Situation: We know that the below will check if the script has been called directly.

if __name__ == '__main__':
    print "Called directly"

    print "Imported by other python files"

Problem: The else clause is only a generic one and will run as long as the script was not called directly.

Question: Is there any way to get which file it was imported in, if it is not called directly?

Additional information: Below is an example of how I envisioned the code would be like, just that I do no know what to put in <something>.

if __name__ == '__main__':
    print "Called directly"

elif <something> == "fileA.py":
    print "Called from fileA.py"

elif <something> == "fileB.py":
    print "Called from fileB.py"

    print "Called from other files"
  • For what do you need the calling file name? – mrCarnivore Jan 25 '18 at 8:48
  • 1
    I'm not sure that you really want to do this. There is a principle of dependencies where something that is depended upon should not know or care what depends upon it. In Python, like lots of languages there can be lots of other modules which import this module. Therefore your <something> will actually contain different things in quick sucession. – quamrana Jan 25 '18 at 8:50
  • @mrCarnivore I may need the code to run different things depends on the file that called it. – Timothy Wong Jan 25 '18 at 8:53
  • 3
    @TimothyWong You do not want to do this. Typically a function or a module does not change its behavior depending on what calls it. Try passing arguments around instead that are handled by the function or module. – Ev. Kounis Jan 25 '18 at 8:55
  • 1
    The usual warning against using globals is because they break modularity within a module. Without globals you just need to understand each function separately, but with globals you need to see how all the functions affect each other through the global variable "leakage". But what you're proposing is even worse: it breaks modularity of the whole program, so you can't simply understand each module separately, you need to see how they all affect each other. So you might as well not even bother creating separate modules, just write it as one big unreadable mess of spaghetti code. ;) – PM 2Ring Jan 25 '18 at 9:16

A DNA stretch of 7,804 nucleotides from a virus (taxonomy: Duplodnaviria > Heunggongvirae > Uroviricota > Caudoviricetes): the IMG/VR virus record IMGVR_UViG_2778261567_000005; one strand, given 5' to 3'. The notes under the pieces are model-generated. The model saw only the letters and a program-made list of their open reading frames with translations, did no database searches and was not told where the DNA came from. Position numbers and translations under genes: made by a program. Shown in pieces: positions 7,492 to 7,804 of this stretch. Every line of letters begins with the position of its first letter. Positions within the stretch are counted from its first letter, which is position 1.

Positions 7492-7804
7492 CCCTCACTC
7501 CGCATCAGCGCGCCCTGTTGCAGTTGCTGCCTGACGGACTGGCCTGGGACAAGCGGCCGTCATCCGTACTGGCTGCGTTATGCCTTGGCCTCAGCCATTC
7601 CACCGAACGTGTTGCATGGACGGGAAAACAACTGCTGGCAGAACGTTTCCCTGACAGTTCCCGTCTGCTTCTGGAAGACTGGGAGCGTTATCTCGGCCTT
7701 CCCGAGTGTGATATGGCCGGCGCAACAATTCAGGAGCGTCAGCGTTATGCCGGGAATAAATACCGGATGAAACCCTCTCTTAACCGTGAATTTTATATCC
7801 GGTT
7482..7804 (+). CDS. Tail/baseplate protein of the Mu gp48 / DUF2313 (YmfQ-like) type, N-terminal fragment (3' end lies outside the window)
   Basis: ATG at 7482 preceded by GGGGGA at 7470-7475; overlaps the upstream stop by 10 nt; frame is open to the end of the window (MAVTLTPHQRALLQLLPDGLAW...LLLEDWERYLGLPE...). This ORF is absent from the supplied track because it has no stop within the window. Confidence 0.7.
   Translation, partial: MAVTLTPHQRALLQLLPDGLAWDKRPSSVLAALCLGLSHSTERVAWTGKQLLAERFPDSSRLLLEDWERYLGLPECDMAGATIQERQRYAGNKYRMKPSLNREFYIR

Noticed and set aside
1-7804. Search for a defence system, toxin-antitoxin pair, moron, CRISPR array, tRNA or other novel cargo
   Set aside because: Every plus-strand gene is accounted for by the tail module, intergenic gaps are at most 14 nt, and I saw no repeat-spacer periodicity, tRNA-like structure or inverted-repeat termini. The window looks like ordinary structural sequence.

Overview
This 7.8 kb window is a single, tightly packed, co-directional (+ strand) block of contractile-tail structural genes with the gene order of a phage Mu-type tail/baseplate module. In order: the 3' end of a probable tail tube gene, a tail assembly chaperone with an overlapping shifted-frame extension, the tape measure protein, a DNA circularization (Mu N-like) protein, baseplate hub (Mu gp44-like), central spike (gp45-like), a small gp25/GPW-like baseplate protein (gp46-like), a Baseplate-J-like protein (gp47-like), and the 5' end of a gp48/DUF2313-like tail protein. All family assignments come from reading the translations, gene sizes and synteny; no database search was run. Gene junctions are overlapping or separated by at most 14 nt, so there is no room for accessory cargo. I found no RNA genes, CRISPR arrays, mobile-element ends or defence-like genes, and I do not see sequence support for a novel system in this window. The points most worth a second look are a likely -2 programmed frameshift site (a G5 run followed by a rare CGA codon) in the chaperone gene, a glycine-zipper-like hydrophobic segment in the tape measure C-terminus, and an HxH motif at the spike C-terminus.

Try this:-

import sys
print sys.modules['__main__'].__file__

Refer for better answer:- How to get filename of the __main__ module in Python?

  • This works, but do you happen to know a way that does not need the module sys to be imported? The SBC I am working with apparently has a problematic sys module and I am staying clear of it... – Timothy Wong Jan 25 '18 at 9:03
  • 1
    no, I don't know a solution which works without "sys" module, I will keep this answer to help who can work with "sys" module. – AlokThakur Jan 25 '18 at 9:09
  • 1
    Awww... sure thing! Thanks a lot -- I will accept it as an answer if no one can do it w/o the sys module. – Timothy Wong Jan 25 '18 at 9:14
  • 1
    Found my answer. Do you mind putting this link into your answer + precautions mentioned in the comments? I'll accept it as an answer after the change. stackoverflow.com/questions/606561/… – Timothy Wong Jan 25 '18 at 9:19

There are a couple different methods you may like to be aware of depending on what you're trying to accomplish.

The inspect module has a getfile() function which can be used to determine the name of the currently-executing function.


#!/usr/bin/env python3
import inspect



To find out which command-line arguments were used to execute a script, you'll need to use sys.argv


#!/usr/bin/env python3
import sys

Result when invoked with ./test.py a b c:

['./test.py', 'a', 'b', 'c']

Result when invoked with python3 test.py a b c:

['test.py', 'a', 'b', 'c']

Hope this helps!

  • This does not answer the question, but thanks anyway -- it may come in handy for me in the future HAHAHAHA. – Timothy Wong Jan 25 '18 at 9:02

Your Answer

By clicking “Post Your Answer”, you agree to our terms of service, privacy policy and cookie policy

Not the answer you're looking for? Browse other questions tagged or ask your own question.